The Medical Education Program Curriculum
The UCR School of Medicine's unique curriculum prepares our graduates for distinguished careers in clinical practice, teaching, and research
The curriculum in the first two years integrates the science of human biology and disease, recognizing that medicine is a multi-faceted discipline that pulls simultaneously from many aspects of science to focus on the medical concerns of individual patients. Years 1 & 2 also introduces students to fundamental clinical skills. Instruction is driven by cases explored in small groups, laboratories, conferences, clinical skills workshops and independent study.
There are five instructional blocks in the first year, focusing primarily on an integrated approach to human biological systems. Also in year 1, students will begin their three-year Longitudinal Ambulatory Care Experience where they participate in the care of patients under the supervision of a physician-mentor.
In year 2, there are four instructional blocks, focusing on disease processes, followed by a one-week integrative assessment module. Third year students have an educational experience in the core areas of medicine, surgery, family medicine, pediatrics, obstetrics-gynecology, psychiatry, neurology and emergency medicine at medical centers and hospitals in Inland Southern California. In the fourth year, students complete selectives, elective clinical experiences, and will complete a community project that leads to a scholarly presentation at the end of their fourth year.
Applying to the UCR SOM
Are you planning on applying to the UCR School of Medicine? Seeking more information about your application? Visit our Admissions pages for the answers to your questions. Or learn about the Thomas Haider Program at the UCR School of Medicine.
Block 1: Foundations of Medicine I
Surveys principles of genetics, and molecular, cellular and developmental biology in relation to human disease processes. Coverage includes basics of cell cycle regulation, gene expression, protein processing, signal transduction, ion transport and action potentials, genetics, embryology, cancer biology, immunology and pharmacology. Laboratory sessions provide an overview of cell structure and tissue organization along with thematically relevant concepts of histopathology.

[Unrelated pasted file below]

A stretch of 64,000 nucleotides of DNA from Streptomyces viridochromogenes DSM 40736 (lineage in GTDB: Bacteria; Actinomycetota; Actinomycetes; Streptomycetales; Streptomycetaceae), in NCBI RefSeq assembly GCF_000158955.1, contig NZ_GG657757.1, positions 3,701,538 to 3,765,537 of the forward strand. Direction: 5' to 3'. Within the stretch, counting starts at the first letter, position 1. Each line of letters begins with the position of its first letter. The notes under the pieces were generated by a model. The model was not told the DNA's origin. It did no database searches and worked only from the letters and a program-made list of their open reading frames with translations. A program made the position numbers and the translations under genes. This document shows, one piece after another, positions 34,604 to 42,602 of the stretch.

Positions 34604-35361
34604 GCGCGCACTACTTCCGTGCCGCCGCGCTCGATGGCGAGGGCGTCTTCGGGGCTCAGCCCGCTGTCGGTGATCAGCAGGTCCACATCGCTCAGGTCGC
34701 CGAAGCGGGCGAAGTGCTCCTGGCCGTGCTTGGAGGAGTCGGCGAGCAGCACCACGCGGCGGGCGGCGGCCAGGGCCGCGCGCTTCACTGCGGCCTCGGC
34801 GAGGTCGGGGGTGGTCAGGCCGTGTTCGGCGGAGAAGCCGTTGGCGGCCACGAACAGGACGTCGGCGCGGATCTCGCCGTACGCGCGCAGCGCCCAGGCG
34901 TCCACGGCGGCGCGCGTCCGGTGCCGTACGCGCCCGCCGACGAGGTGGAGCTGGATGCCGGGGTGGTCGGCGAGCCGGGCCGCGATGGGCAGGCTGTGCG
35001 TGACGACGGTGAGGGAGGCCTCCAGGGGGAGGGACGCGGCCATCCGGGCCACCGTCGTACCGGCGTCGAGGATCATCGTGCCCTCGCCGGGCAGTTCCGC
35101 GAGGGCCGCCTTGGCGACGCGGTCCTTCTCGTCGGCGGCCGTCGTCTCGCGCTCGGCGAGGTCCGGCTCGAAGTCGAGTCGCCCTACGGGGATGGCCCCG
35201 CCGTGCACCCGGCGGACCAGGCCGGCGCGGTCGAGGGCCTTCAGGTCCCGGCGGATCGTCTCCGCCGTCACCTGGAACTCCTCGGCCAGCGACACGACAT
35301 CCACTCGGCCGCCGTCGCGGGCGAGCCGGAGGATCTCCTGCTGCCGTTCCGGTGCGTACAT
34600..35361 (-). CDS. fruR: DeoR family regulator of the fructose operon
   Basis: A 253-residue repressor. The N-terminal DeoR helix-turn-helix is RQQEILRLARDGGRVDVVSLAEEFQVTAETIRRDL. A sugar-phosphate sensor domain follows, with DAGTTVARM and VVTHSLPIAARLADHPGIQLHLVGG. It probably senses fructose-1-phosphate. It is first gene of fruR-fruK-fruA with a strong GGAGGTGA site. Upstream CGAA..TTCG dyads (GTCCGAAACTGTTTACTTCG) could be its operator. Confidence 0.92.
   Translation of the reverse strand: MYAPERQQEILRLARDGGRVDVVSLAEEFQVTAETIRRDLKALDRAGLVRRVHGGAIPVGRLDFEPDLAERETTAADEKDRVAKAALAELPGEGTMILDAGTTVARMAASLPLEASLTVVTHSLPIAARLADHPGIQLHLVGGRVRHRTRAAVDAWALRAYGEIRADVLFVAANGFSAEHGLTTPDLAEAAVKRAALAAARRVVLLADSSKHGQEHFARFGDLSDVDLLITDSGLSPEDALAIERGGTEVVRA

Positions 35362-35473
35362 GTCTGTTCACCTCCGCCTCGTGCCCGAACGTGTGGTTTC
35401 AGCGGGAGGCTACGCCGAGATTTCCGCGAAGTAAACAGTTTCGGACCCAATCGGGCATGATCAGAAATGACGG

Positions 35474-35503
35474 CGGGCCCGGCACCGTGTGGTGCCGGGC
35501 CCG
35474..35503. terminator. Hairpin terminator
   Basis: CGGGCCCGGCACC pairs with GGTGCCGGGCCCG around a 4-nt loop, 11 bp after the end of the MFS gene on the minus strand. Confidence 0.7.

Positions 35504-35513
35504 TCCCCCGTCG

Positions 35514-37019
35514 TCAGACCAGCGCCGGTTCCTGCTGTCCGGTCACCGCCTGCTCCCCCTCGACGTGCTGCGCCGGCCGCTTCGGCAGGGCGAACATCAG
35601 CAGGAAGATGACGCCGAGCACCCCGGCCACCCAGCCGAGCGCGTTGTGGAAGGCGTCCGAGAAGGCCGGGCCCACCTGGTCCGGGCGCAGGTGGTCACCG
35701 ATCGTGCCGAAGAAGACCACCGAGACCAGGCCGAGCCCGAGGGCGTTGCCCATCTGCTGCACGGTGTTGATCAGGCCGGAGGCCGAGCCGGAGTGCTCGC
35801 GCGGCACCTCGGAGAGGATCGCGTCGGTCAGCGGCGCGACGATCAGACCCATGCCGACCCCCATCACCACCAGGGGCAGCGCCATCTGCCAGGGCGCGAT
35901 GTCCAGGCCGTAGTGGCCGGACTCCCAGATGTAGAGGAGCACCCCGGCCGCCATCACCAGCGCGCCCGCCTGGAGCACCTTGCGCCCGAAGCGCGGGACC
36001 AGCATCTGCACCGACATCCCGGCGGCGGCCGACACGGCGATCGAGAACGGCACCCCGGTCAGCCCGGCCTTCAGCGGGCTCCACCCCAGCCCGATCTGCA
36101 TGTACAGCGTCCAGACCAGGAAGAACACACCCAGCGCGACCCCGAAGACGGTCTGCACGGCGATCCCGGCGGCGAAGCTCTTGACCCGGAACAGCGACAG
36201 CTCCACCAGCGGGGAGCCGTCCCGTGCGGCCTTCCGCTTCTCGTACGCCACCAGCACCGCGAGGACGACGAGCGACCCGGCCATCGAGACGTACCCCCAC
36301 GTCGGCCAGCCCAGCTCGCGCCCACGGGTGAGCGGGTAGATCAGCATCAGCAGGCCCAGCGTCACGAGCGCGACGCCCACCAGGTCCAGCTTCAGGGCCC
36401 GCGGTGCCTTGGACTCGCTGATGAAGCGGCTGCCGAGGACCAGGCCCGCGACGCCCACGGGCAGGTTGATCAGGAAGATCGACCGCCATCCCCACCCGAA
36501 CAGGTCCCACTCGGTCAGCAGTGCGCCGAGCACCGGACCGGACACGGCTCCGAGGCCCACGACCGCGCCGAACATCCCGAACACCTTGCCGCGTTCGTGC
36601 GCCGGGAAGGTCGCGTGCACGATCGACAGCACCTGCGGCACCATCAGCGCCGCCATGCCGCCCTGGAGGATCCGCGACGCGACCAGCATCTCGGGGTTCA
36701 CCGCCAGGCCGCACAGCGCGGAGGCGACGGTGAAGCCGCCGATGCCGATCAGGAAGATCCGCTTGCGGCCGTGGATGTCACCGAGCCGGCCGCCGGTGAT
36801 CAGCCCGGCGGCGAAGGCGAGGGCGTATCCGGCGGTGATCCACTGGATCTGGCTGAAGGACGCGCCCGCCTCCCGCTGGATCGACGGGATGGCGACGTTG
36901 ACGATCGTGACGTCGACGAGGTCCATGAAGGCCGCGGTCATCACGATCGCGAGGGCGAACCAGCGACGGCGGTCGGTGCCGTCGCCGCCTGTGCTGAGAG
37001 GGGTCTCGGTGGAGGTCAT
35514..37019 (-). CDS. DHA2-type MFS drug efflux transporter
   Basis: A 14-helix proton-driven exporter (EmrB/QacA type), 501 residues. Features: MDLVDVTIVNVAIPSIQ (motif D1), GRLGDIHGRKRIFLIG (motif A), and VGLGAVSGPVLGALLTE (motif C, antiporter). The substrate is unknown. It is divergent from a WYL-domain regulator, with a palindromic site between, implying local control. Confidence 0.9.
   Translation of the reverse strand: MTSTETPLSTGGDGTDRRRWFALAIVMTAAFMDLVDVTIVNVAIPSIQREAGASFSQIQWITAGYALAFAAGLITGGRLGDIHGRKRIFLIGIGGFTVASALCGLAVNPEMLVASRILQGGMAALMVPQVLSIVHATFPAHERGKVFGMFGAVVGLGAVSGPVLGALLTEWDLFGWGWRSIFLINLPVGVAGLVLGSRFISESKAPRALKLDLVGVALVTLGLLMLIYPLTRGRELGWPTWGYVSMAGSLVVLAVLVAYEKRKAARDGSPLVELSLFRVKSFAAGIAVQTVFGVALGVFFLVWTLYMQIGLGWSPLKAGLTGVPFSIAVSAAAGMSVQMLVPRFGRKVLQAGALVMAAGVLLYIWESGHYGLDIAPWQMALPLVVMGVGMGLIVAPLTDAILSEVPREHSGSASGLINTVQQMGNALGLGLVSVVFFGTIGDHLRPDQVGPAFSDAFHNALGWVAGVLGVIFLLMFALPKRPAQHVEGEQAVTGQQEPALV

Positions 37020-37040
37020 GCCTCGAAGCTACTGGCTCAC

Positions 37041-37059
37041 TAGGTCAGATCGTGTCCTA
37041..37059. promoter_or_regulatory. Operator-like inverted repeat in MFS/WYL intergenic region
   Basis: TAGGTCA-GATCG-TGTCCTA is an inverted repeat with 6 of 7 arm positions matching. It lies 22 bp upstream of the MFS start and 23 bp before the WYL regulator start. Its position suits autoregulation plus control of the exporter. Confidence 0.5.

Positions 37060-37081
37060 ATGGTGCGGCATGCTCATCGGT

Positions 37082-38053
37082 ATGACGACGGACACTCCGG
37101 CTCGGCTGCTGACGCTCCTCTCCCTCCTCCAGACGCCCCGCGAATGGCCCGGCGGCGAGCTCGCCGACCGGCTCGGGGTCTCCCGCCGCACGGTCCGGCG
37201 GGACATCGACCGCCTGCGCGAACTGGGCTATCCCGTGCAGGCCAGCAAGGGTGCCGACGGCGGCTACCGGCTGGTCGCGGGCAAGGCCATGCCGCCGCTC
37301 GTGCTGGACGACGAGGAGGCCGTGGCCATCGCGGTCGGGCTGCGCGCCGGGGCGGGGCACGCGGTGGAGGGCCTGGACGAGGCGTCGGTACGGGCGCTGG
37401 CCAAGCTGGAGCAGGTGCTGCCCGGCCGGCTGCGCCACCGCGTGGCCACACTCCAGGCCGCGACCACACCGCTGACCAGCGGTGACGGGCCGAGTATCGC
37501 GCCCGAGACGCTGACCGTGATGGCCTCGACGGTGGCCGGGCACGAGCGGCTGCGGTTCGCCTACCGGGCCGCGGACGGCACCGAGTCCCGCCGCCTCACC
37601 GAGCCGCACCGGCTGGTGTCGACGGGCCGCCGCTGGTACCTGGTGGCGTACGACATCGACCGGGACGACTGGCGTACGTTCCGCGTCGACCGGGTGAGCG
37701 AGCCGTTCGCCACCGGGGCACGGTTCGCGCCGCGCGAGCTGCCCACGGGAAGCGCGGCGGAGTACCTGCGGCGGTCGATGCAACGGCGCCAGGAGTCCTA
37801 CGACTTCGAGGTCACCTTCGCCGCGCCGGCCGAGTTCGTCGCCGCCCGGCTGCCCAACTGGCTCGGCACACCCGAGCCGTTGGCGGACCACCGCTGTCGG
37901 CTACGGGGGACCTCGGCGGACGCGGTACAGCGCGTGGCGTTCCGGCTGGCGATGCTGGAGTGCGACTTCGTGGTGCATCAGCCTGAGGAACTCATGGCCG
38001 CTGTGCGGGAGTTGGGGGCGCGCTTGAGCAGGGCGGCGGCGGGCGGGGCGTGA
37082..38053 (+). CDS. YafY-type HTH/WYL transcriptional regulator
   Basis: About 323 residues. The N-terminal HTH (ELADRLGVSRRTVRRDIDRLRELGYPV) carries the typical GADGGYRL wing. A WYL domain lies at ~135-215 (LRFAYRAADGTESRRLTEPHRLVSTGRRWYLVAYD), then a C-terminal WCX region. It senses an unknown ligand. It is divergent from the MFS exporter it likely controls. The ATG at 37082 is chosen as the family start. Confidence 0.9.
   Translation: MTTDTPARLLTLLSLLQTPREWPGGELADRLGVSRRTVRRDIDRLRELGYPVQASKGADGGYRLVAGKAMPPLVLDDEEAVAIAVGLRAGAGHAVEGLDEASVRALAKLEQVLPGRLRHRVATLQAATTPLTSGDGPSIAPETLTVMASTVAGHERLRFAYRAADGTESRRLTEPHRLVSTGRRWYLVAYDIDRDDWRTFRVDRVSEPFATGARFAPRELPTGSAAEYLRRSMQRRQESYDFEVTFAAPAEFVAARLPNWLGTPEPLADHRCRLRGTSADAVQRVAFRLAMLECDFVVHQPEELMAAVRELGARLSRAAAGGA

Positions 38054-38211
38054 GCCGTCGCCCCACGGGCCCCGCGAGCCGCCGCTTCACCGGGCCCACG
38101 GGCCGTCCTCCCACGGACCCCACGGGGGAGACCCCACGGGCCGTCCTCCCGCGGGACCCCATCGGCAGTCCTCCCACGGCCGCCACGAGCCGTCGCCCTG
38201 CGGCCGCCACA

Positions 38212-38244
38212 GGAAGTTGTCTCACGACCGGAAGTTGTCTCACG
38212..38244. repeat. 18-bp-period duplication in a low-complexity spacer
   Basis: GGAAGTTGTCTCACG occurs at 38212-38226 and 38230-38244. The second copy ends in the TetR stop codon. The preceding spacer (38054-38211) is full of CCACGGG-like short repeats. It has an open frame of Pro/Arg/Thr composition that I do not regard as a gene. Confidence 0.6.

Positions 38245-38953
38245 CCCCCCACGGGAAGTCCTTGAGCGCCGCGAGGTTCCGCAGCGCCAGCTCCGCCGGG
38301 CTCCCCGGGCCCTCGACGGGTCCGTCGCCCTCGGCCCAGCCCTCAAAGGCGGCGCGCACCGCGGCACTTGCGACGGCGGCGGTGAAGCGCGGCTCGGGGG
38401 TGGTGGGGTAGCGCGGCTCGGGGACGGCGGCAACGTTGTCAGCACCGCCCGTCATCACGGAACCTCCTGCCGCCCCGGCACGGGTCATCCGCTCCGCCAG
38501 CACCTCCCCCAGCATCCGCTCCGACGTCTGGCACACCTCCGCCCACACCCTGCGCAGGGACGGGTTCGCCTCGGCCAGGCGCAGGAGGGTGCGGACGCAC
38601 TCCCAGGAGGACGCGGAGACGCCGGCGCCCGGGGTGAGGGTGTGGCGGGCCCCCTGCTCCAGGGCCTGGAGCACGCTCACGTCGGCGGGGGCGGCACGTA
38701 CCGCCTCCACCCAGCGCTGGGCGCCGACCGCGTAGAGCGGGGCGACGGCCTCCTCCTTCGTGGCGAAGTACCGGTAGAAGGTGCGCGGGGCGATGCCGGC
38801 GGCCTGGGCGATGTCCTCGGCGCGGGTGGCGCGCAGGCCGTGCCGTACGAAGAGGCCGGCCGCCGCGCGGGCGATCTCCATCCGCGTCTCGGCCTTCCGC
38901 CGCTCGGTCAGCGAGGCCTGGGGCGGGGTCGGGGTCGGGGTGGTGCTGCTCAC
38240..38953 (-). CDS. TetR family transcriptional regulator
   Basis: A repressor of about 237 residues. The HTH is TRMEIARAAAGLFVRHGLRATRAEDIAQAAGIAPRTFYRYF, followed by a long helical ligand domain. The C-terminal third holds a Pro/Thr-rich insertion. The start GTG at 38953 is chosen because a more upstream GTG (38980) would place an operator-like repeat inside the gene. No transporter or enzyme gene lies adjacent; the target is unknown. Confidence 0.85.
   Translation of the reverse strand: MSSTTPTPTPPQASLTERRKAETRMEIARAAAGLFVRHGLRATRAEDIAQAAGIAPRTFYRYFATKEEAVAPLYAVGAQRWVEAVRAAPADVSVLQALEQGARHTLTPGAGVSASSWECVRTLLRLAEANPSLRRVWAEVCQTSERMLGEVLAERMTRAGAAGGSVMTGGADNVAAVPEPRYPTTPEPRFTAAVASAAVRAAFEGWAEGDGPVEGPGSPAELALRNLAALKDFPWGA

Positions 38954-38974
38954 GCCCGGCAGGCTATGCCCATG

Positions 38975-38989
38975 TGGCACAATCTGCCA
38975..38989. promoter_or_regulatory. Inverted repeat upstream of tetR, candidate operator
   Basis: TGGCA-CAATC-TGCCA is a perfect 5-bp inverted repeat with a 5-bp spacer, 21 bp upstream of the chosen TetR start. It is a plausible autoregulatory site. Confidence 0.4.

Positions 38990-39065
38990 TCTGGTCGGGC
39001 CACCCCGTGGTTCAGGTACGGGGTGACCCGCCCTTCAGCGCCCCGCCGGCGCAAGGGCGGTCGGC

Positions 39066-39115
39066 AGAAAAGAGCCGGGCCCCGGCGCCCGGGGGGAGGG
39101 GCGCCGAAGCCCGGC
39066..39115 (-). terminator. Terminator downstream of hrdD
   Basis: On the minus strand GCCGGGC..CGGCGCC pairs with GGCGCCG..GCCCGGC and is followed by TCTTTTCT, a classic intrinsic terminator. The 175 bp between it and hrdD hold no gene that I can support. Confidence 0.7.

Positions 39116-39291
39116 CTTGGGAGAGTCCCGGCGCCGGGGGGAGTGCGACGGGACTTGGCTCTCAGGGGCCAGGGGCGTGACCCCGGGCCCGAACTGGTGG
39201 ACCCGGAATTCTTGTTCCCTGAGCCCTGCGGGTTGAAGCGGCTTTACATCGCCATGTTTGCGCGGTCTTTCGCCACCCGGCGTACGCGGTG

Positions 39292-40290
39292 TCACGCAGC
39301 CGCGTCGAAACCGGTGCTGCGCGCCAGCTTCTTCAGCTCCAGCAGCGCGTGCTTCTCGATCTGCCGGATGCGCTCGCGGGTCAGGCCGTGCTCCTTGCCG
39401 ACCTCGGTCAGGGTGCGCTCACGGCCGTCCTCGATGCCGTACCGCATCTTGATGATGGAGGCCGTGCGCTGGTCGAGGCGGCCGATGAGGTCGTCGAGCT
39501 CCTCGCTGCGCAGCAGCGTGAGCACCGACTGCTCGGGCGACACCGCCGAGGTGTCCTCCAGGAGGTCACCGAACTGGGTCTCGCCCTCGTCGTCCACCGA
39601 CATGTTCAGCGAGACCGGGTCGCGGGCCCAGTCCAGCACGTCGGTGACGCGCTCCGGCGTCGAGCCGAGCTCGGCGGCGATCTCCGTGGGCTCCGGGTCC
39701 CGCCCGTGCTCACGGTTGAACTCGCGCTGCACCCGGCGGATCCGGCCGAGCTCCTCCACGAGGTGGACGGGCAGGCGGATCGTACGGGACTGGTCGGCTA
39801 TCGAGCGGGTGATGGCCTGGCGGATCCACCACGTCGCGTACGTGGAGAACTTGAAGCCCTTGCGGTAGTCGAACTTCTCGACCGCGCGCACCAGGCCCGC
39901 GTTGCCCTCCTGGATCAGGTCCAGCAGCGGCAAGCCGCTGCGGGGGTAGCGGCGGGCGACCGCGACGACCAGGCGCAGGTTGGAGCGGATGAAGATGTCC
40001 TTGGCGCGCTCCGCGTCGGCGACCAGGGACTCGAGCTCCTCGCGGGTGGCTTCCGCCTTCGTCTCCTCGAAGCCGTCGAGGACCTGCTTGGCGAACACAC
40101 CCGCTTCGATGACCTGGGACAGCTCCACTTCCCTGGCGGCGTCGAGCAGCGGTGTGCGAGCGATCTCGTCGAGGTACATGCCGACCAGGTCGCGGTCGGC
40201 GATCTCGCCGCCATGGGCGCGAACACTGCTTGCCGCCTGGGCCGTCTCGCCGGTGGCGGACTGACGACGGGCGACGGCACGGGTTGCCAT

Block 2: Cardiovascular, Renal, & Respiratory Medicine I
Surveys the organization and integrative operation of the cardiovascular, renal, respiratory and autonomic nervous systems and their responses to stress and disease. Selected laboratory exercises demonstrate key principles of electrocardiography, blood pressure regulation, renal function, body fluid composition and volumes, and pulmonary function. Laboratories emphasize methods for measuring cardiac, pulmonary and renal function.
Block 3: Gastrointestinal, Endocrine, & Reproductive Health I
Surveys gastrointestinal physiology, medical biochemistry and molecular endocrinology (with an emphasis on metabolic disorders and human nutrition). Coverage includes anemia, clotting disorders, hepatitis, alcoholic cirrhosis, diabetes, celiac diseases, osteoporosis, diseases of steroid metabolism, reproductive disorders, thyroid disorders, pituitary disorders, and pharmacokinetics. Gross anatomy lectures and laboratories cover upper and lower GI tract, abdominal cavity and wall, the pelvis and perineum.
Block 4: Musculoskeletal Medicine
Covers the structures and functions of the peripheral nervous and musculoskeletal systems with a strong clinical emphasis. Students learn how the brain and spinal cord receive sensory input, and control skeletal muscle, and are introduced to neurology. Gross anatomy lectures and laboratories focus on the upper and lower extremities.
Block 5: Clinical Neurosciences I
Covers the structures and functions of the central nervous system including the visual and auditory systems. Gross anatomy lectures and laboratories focus on the head and neck. Students are also introduced to the neurochemical basis of psychiatric disorders and psychiatry as well as neurogenetics.
Clinical Medicine: Year-Long Introduction